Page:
We acknowledge that the best science is clear that the burning of fossil fuels is driving global warming, thus threatening the long-term viability of life on earth. At the G20 Summit meetings, we therefore urge national leaders to put climate change on the agenda.

Meanwhile, a  coalition is building among the usual suspects aiming to overturn the entrenched interests of the science denial industry.

Politico:

Republicans who don’t take climate change seriously risk losing support from women and young people, said former New Jersey Gov. Christine Todd Whitman, a Republican who headed the Environmental Protection Agency during George W. Bush’s first term. “The American people are beginning to make connections to the things that are happening around them.”

Some polls back up the warnings. A recent one issued by the League of Conservation Voters found that 73 percent of young voters — including 52 percent of young Republicans — would be less likely to support candidates who don’t want to address climate change. Asked to describe climate skeptics, respondents used terms like “ignorant,” “out of touch” and “crazy.”

Climate skepticism also threatens to hurt Republicans among Latinos, said Anthony Leiserowitz, director of the Yale Project on Climate Change Communication. He said Hispanics care more about climate change than any other group in the U.S.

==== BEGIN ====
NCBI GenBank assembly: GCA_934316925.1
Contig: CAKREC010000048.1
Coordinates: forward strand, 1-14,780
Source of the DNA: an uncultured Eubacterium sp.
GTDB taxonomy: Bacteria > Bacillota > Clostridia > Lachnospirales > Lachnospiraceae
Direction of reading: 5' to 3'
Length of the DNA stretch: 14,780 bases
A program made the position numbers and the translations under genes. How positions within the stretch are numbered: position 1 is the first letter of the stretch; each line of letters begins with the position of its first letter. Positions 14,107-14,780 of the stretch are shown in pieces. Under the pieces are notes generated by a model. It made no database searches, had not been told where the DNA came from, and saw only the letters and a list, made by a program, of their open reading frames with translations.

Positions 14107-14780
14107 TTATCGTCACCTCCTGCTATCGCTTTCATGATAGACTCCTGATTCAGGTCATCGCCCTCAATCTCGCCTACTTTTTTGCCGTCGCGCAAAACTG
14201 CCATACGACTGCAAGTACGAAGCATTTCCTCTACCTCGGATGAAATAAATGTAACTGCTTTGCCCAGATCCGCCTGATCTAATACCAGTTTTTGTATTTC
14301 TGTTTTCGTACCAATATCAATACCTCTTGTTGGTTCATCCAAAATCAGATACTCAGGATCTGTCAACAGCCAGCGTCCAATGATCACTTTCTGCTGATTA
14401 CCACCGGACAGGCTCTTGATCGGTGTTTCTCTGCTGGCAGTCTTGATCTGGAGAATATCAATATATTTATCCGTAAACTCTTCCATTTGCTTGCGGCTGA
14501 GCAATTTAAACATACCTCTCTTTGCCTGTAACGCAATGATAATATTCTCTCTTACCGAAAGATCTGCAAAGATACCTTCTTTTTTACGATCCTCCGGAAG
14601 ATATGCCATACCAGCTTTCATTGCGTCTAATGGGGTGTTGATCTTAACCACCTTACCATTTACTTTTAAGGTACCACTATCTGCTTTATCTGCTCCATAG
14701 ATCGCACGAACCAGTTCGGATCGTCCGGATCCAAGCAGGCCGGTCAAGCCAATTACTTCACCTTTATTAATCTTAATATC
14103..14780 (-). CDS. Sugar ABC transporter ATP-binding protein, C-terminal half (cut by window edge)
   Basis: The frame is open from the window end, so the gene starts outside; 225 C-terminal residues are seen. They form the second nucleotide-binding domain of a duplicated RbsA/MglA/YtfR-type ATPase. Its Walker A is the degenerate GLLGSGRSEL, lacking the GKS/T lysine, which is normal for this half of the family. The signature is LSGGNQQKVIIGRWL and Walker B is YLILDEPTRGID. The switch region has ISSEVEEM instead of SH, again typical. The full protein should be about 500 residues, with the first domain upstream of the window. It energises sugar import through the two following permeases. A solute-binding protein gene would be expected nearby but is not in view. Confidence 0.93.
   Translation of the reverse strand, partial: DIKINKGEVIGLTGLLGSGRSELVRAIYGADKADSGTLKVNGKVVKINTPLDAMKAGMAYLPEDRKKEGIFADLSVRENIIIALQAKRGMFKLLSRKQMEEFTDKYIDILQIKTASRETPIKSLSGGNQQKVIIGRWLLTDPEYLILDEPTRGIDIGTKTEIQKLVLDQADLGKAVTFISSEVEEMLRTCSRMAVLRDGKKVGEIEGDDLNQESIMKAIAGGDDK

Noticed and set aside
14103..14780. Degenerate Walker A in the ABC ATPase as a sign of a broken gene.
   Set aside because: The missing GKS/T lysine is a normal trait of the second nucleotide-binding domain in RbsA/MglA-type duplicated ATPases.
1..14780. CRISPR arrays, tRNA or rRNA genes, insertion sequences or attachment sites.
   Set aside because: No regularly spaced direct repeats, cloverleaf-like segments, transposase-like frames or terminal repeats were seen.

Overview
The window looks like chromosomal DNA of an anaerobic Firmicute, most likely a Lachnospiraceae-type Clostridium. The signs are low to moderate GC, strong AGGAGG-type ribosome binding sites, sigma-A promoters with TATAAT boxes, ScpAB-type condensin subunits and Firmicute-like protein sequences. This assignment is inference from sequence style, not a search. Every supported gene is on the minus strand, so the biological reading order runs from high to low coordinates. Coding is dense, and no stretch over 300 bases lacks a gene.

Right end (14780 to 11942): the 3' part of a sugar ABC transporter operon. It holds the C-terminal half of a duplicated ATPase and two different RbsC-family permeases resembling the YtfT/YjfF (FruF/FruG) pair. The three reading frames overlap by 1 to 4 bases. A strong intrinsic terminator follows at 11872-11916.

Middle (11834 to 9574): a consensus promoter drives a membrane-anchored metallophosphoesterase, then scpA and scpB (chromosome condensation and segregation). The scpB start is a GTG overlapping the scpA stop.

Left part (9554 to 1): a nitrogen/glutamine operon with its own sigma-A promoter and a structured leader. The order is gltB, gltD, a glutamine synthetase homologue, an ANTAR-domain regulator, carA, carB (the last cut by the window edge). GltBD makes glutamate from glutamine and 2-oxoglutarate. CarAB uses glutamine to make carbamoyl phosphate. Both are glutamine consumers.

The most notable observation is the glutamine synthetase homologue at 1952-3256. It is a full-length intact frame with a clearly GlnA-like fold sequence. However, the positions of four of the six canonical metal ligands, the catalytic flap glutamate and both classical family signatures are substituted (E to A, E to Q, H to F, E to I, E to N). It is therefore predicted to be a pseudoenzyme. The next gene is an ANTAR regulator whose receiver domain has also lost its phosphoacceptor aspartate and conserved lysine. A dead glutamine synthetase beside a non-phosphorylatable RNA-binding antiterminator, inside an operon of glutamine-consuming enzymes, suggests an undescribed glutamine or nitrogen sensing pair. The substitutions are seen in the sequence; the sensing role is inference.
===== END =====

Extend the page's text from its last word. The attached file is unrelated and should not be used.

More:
Disputing climate science is “a successful individual strategy” for some Republicans in conservative districts, but “it’s a losing national strategy,” Leiserowitz said. “I think chances are they will pay a political price, increasingly so in the future.”

2 Responses to “Shadows of the Civil Rights Era, as Faith Groups Call Out Climate Denial”

  1. ubrew12 Says:

    Whenever I think of the freedom marchers and riders, I’m reminded of this Eric Anderson song, written in 1966, written from the point of view of those who didn’t march, but aided those who did along their way. I think many churches were part of this effort (4min video):

    maybe we are there again. The current situation is an outrage.

  2. dumboldguy Says:

    Another post on Crock that mentions Civil Rights and Slavery early on and then just disappears from Crocker’s’ consciences and consciousness. Why is that? Why does no one here want to pursue this line of thought?

    On the one hand, Peter has perhaps overreached a small bit here and there, but he has at the same time drawn some rather compelling parallels between the civil rights movement and today’s movement against the climate change crisis and the moral issues they both present.

    We now face the modern day equivalent of the old plantation system that required slavery to function. It is mankind’s enslavement to fossil fuels that have allowed industrialization, capitalism, and the plutocracy to flourish and form self-reinforcing feedback loops.

    Just because there are no overseers literally flogging us does NOT mean that we are really free from this modern form of slavery. Our “flogging” will come when the biosphere, the world economic system, and modern civilization all collapse, and it will be fatal for the majority.